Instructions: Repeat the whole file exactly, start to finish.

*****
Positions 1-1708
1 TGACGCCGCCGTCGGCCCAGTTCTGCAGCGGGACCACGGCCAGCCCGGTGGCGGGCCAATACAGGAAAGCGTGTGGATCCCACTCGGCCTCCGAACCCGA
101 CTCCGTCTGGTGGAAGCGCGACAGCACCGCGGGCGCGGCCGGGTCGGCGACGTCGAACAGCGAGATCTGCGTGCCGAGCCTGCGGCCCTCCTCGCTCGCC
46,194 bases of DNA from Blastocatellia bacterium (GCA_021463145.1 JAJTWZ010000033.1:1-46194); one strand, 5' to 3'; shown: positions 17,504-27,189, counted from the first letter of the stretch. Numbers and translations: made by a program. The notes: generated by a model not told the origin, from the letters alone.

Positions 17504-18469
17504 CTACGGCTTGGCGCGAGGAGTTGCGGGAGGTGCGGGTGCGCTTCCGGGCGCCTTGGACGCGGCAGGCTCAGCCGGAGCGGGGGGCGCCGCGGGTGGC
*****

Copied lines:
Positions 1-1708
1 TGACGCCGCCGTCGGCCCAGTTCTGCAGCGGGACCACGGCCAGCCCGGTGGCGGGCCAATACAGGAAAGCGTGTGGATCCCACTCGGCCTCCGAACCCGA
101 CTCCGTCTGGTGGAAGCGCGACAGCACCGCGGGCGCGGCCGGGTCGGCGACGTCGAACAGCGAGATCTGCGTGCCGAGCCTGCGGCCCTCCTCGCTCGCC
46,194 bases of DNA from Blastocatellia bacterium (GCA_021463145.1 JAJTWZ010000033.1:1-46194); one strand, 5' to 3'; shown: positions 17,504-27,189, counted from the first letter of the stretch. Numbers and translations: made by a program. The notes: generated by a model not told the origin, from the letters alone.

Positions 17504-18469
17504 CTACGGCTTGGCGCGAGGAGTTGCGGGAGGTGCGGGTGCGCTTCCGGGCGCCTTGGACGCGGCAGGCTCAGCCGGAGCGGGGGGCGCCGCGGGTGGC